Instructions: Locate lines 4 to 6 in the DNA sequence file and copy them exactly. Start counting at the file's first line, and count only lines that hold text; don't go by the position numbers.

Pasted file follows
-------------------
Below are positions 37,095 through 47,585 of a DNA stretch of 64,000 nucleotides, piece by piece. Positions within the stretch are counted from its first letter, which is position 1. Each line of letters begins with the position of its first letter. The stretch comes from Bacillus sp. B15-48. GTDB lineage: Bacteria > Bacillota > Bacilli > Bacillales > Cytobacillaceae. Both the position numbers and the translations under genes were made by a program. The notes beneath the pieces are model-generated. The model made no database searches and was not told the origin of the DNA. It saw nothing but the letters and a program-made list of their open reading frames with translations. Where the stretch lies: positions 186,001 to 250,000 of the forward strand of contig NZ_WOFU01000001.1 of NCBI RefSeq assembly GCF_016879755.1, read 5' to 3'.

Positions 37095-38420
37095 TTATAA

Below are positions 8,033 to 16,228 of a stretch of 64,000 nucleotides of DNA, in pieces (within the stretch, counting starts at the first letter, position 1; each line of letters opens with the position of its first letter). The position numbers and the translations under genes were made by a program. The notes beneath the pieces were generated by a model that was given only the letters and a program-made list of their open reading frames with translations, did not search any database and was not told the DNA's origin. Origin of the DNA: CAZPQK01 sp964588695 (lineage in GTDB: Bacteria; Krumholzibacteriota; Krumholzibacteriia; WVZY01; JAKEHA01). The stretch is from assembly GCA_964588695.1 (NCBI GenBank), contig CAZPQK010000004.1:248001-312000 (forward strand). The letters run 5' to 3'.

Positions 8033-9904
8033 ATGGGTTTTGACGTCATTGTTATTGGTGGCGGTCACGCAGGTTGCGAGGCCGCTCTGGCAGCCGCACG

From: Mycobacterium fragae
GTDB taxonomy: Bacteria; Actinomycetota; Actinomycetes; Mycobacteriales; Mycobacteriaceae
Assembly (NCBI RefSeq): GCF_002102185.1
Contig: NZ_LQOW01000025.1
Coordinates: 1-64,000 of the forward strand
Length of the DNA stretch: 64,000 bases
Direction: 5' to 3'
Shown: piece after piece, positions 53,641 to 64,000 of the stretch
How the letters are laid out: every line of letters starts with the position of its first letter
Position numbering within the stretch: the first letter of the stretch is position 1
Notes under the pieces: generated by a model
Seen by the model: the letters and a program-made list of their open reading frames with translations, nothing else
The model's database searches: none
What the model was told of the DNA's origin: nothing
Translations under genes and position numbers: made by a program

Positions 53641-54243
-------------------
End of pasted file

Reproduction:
Below are positions 8,033 to 16,228 of a stretch of 64,000 nucleotides of DNA, in pieces (within the stretch, counting starts at the first letter, position 1; each line of letters opens with the position of its first letter). The position numbers and the translations under genes were made by a program. The notes beneath the pieces were generated by a model that was given only the letters and a program-made list of their open reading frames with translations, did not search any database and was not told the DNA's origin. Origin of the DNA: CAZPQK01 sp964588695 (lineage in GTDB: Bacteria; Krumholzibacteriota; Krumholzibacteriia; WVZY01; JAKEHA01). The stretch is from assembly GCA_964588695.1 (NCBI GenBank), contig CAZPQK010000004.1:248001-312000 (forward strand). The letters run 5' to 3'.

Positions 8033-9904
8033 ATGGGTTTTGACGTCATTGTTATTGGTGGCGGTCACGCAGGTTGCGAGGCCGCTCTGGCAGCCGCACG